Petitioner challenged the judgment of the Superior Court of San Bernardino County (California), which denied a petition for a writ of mandate to compel respondent tax collector to make certain tax records regularly available for inspection by petitioner.
Petitioner purchased properties with delinquent taxes and resold them for profit. The delinquent tax abstracts, under the exclusive control of tax collector, for a period of time were not accessible for public examination, with the exception of title companies. After petitioner's demand of tax collector for greater access to abstracts was rejected, the trial court ordered an alternative writ of mandate to issue, and a hearing was had on the order to show cause. The mandate was denied. Petitioner Los Angeles small business lawyer appealed disputing amended regulations. The court concluded procedural rules required the court in mandamus proceedings to apprise itself of facts that arose after pleadings which rendered the dispute moot or made the remedy useless. The court rejected the argument that the statutes required tax collector to suspend official duties while petitioner examined the books in aid of his private business. The court therefore held that the rights created by Cal. Civ. Proc. Code § 1892 and Cal. Gov't Code § 1227, were, by their very nature, not absolute, but were subject to an implied rule of reason protecting the broadest application of the public right of inspection.
The court affirmed the judgment of the trial court.
Plaintiff migrant workers challenged the decision of the Superior Court of Sacramento County (California), which sustained defendant ranches' demurer without leave to amend in plaintiffs' action seeking an injunction prohibiting defendants from knowingly employee illegal entrants.
The order of the trial court was reversed because it was abuse of discretion for the trial court to refuse to set aside the default judgment because appellant did not have actual or constructive notice of the interrogatories and because attorney's conduct constituted extrinsic fraud.
Defendants appealed their convictions in the Superior Court of Contra Costa County (California) for kidnapping and rape. Defendants argued that the trial court improperly instructed the jury on "consent" and should have granted their motion for mistrial based on references to lie detector tests made by prosecution witnesses. Defendant robber argued that he was denied his right to a speedy trial and a jury instruction on lesser included offenses.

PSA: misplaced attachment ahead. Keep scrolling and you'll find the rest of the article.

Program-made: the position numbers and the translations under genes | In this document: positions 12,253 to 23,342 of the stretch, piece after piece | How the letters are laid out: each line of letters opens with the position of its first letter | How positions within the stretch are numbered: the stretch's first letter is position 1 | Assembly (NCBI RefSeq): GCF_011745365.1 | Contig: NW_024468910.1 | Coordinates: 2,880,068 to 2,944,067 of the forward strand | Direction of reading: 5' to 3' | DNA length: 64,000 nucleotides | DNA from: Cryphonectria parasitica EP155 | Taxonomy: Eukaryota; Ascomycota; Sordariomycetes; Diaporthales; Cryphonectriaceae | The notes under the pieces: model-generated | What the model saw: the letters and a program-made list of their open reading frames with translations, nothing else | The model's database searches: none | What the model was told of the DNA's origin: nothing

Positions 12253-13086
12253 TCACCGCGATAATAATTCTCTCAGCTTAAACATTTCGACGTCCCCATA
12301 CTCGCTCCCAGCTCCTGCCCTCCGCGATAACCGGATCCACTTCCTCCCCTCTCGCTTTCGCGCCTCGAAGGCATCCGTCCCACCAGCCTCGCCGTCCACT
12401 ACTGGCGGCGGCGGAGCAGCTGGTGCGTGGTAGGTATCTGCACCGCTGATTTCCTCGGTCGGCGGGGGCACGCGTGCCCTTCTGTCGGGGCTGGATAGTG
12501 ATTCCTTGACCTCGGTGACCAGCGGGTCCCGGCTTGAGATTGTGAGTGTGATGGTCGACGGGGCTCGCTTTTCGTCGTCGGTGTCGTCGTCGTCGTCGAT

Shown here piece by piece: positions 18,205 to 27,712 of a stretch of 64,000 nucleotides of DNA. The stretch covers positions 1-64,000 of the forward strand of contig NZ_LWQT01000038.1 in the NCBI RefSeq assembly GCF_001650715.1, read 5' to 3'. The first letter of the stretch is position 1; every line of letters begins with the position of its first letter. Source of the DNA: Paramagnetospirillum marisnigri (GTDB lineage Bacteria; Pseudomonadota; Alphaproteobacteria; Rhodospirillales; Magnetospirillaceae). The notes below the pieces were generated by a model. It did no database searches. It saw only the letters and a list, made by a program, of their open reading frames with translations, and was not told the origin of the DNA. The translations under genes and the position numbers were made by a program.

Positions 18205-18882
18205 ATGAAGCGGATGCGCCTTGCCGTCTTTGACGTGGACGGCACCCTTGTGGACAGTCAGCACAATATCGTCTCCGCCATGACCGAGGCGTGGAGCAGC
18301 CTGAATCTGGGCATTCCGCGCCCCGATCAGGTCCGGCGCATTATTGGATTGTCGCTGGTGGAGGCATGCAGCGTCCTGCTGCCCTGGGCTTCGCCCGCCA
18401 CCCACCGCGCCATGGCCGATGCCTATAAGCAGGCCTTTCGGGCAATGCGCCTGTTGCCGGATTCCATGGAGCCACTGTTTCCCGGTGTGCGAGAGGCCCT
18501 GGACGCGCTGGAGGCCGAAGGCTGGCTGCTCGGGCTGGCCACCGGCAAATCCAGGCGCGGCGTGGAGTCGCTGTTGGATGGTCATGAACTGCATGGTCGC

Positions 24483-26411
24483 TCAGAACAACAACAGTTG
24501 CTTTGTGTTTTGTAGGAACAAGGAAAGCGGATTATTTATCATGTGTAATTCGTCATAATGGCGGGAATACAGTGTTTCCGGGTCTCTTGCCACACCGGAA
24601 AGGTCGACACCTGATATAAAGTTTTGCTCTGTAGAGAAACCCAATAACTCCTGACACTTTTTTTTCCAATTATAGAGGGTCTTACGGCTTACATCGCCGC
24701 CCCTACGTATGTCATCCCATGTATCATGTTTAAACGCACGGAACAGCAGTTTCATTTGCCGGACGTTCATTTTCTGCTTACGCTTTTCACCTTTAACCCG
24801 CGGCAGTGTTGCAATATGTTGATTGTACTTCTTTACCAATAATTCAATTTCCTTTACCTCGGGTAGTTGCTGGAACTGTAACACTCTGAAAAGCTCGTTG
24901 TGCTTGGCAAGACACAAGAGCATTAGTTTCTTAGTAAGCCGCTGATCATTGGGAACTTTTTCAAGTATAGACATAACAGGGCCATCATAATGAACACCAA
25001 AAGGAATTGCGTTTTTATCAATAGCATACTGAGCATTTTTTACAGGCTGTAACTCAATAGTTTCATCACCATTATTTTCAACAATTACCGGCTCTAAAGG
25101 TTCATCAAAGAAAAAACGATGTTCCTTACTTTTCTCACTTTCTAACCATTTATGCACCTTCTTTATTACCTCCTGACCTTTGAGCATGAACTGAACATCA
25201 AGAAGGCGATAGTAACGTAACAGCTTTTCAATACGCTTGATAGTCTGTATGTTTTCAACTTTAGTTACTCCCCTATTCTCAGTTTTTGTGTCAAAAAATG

Plaintiff migrant workers appealed the trial court's dismissal of their action due to failure to state a claim and lack of subject matter jurisdiction. Plaintiffs sought an injunction prohibiting defendant ranches from knowingly employing illegal entrants. The trial court granted defendants' demurer without leave to amend. Defendants admitted that they knowingly employed Mexican entrants. Plaintiffs claimed that defendants' actions constituted an unlawful or unfair practice under Cal. Civ. Code § 3369. The court noted that plaintiffs were theoretically the intended beneficiaries of the Immigration & Nationality Act of 1952, 8 U.S.C.S. § 1101. The domestic farm workers' need for protection against job competition of illegal entrants was undeniable, and the public benefit of that protection palpable. The court determined, however, that the injunctive relief sought by plaintiffs would subject farm operators to a burdensome regulation, and the courts to burdensome enforcement responsibilities. Accordingly, the court affirmed the trial court's decision.
The court affirmed the trial court's denial of plaintiffs migrant workers' request for an injunction because the court determined that enjoining defendant ranches from employing illegal entrants would be an unduly burdensome regulation for defendants and courts would be burdened with enforcement responsibilities.